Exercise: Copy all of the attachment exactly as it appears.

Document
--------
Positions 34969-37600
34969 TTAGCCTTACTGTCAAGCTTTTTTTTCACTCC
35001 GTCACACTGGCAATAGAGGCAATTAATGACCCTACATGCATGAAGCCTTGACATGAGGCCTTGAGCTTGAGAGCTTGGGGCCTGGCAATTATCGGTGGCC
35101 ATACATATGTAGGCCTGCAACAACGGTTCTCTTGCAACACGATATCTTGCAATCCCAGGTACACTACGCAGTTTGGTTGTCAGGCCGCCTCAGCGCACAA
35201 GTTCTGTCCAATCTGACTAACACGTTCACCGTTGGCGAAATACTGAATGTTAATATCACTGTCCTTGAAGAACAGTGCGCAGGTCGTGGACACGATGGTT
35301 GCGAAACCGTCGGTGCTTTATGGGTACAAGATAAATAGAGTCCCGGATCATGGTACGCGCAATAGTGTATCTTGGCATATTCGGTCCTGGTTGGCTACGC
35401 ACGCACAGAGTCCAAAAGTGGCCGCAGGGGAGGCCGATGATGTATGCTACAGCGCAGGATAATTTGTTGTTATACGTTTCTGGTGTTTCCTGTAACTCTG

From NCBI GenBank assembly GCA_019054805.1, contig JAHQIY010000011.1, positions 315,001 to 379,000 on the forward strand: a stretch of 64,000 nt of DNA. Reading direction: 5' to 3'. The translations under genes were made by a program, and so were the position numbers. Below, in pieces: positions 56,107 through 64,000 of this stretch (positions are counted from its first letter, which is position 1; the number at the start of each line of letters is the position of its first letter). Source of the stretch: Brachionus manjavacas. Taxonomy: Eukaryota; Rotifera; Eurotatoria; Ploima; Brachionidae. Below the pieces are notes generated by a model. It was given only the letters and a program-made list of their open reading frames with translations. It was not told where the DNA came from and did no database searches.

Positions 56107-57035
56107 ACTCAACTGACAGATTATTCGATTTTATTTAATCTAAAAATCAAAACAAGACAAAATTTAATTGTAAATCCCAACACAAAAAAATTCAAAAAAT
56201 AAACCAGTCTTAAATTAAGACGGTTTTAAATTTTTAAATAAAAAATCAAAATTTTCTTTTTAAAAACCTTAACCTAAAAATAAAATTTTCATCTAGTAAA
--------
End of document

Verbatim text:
Positions 34969-37600
34969 TTAGCCTTACTGTCAAGCTTTTTTTTCACTCC
35001 GTCACACTGGCAATAGAGGCAATTAATGACCCTACATGCATGAAGCCTTGACATGAGGCCTTGAGCTTGAGAGCTTGGGGCCTGGCAATTATCGGTGGCC
35101 ATACATATGTAGGCCTGCAACAACGGTTCTCTTGCAACACGATATCTTGCAATCCCAGGTACACTACGCAGTTTGGTTGTCAGGCCGCCTCAGCGCACAA
35201 GTTCTGTCCAATCTGACTAACACGTTCACCGTTGGCGAAATACTGAATGTTAATATCACTGTCCTTGAAGAACAGTGCGCAGGTCGTGGACACGATGGTT
35301 GCGAAACCGTCGGTGCTTTATGGGTACAAGATAAATAGAGTCCCGGATCATGGTACGCGCAATAGTGTATCTTGGCATATTCGGTCCTGGTTGGCTACGC
35401 ACGCACAGAGTCCAAAAGTGGCCGCAGGGGAGGCCGATGATGTATGCTACAGCGCAGGATAATTTGTTGTTATACGTTTCTGGTGTTTCCTGTAACTCTG

From NCBI GenBank assembly GCA_019054805.1, contig JAHQIY010000011.1, positions 315,001 to 379,000 on the forward strand: a stretch of 64,000 nt of DNA. Reading direction: 5' to 3'. The translations under genes were made by a program, and so were the position numbers. Below, in pieces: positions 56,107 through 64,000 of this stretch (positions are counted from its first letter, which is position 1; the number at the start of each line of letters is the position of its first letter). Source of the stretch: Brachionus manjavacas. Taxonomy: Eukaryota; Rotifera; Eurotatoria; Ploima; Brachionidae. Below the pieces are notes generated by a model. It was given only the letters and a program-made list of their open reading frames with translations. It was not told where the DNA came from and did no database searches.

Positions 56107-57035
56107 ACTCAACTGACAGATTATTCGATTTTATTTAATCTAAAAATCAAAACAAGACAAAATTTAATTGTAAATCCCAACACAAAAAAATTCAAAAAAT
56201 AAACCAGTCTTAAATTAAGACGGTTTTAAATTTTTAAATAAAAAATCAAAATTTTCTTTTTAAAAACCTTAACCTAAAAATAAAATTTTCATCTAGTAAA